Angela Rayner wont be taken seriously as leader by voters: Not grown up politician

PMQs: Angela Rayner shares leadership ‘aspirations’

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On Wednesday, Boris Johnson and deputy Labour leader Ms Rayner clashed at Prime Minister’s Questions in the absence of Sir Keir Starmer, who had tested positive for Covid. Ms Rayner repeated Labour’s call for the 5 percent VAT rate on energy bills to be suspended, arguing that it would help low-income families cope with the soaring cost of living. She demanded “serious solutions” from the Prime Minister and said working families were “picking up the tab” for Mr Johnson’s “incompetent leadership”. 

Mr Johnson rejected this however, insisting that the Government was providing a number of schemes to address the issue.

He then accused staunch Remainer Ms Rayner of “bare faced cheek” in calling for VAT rates on energy bills to be slashed, insisting that such a course of action would have been impossible inside the EU.

Ms Rayner is one of the most recognisable members of the Labour Party, having been deputy leader of the Opposition for nearly two years.

However, Mr Evans, who is a Sociology of Politics professor at the University of Oxford claimed that she would not be an effective Labour leader as Ms Rayner “won’t be taken seriously” by wavering Tory voters.

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The political scientist told Express.co.uk: “There isn’t anybody in the Labour party currently who could replace Starmer convincingly.

“Rayner is entertaining and sincere but she is not going to be taken seriously as a grown up politician to steal a lot of waverers. 

“And you’ve also got to keep in mind that although we’ve seen the Tories drop behind Labour in the polls, there’s a lot of people who are saying they ‘don’t know’.

“Most of those people who are saying they don’t know are Tory voters ‒ it’s not like they’ve left the Tories and gone to somebody else.

“They’ve not swung to anyone else and what we know is it’s more than likely when it comes down to more serious stuff like elections and things they’ll swing back with the party again.”

 A new poll published in the Mail on Sunday last week suggested that Sir Keir had won back ‘red wall’ voters.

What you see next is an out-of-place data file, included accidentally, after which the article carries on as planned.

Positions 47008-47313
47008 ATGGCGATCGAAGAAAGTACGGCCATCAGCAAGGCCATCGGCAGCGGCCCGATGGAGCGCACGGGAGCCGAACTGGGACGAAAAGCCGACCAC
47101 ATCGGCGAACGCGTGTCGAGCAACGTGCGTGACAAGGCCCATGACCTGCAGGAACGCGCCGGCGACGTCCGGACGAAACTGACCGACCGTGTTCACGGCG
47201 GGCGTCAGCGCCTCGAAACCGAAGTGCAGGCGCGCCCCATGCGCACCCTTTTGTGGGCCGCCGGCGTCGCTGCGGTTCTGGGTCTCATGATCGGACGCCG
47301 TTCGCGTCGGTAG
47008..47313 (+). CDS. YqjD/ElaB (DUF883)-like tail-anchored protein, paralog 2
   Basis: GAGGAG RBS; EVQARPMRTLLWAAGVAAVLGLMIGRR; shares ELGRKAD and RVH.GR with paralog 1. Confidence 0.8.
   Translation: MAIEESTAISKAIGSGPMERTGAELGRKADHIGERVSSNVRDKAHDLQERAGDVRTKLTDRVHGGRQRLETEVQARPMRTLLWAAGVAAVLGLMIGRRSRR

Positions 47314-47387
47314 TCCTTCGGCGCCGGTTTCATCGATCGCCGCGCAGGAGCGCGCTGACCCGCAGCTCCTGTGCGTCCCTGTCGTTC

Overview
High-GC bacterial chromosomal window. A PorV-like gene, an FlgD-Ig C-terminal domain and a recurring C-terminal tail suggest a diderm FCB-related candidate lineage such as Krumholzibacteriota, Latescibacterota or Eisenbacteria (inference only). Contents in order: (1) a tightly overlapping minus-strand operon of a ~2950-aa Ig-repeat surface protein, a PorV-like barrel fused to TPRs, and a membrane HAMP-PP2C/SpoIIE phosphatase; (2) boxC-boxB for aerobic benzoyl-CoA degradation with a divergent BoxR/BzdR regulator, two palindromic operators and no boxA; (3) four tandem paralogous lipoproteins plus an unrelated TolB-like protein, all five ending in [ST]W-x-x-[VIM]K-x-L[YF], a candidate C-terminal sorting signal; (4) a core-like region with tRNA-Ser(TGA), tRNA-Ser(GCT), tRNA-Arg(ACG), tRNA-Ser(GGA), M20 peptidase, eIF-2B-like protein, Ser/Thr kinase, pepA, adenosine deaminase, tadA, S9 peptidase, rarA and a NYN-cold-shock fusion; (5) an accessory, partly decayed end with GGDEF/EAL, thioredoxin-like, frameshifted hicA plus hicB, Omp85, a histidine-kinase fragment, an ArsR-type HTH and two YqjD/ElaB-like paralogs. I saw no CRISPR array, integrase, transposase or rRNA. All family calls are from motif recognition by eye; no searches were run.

The Deltapoll survey found that of the 57 constituencies gained by the Tory party in 2019, 38 percent of voters agreed the Labour leader would make the best Prime Minister.

Mr Johnson was supported by only 33 percent of those surveyed.

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Meanwhile the poll also projected that Labour were five points ahead of the Conservative party nationally, and if the results were repeated in a General Election it would cost the Tories more than 100 seats.

The Tory Party’s popularity has plummeted after a terrible December in which they repeatedly faced allegations that they had broken coronavirus rules a year earlier by holding a Christmas party the year before.

However, Mr Evans believes that Mr Johnson, who has also faced scrutiny from many within his party over his response to the spread of Omicron, is likely to survive the recent tumultuous period.

Mr Evans said: “Boris, a bit like [Tony] Blair, has been seen as a massive asset [in elections].

“I can’t predict with certainty that he’ll maintain this degree of being an asset, but he’s the sort of character who can.

“He’s treading the centre ground as judiciously as somebody could possibly do I would say. 

“He’s not conducting himself badly.

“He’s really trying to play down the centre [of his party] ‒ on the one side hardcore lockdowners, on the other, hardcore anti-lockdowners.

“He’s struggling in the middle.  

“If he gets through this I could quite easily see him being buoyant again.”

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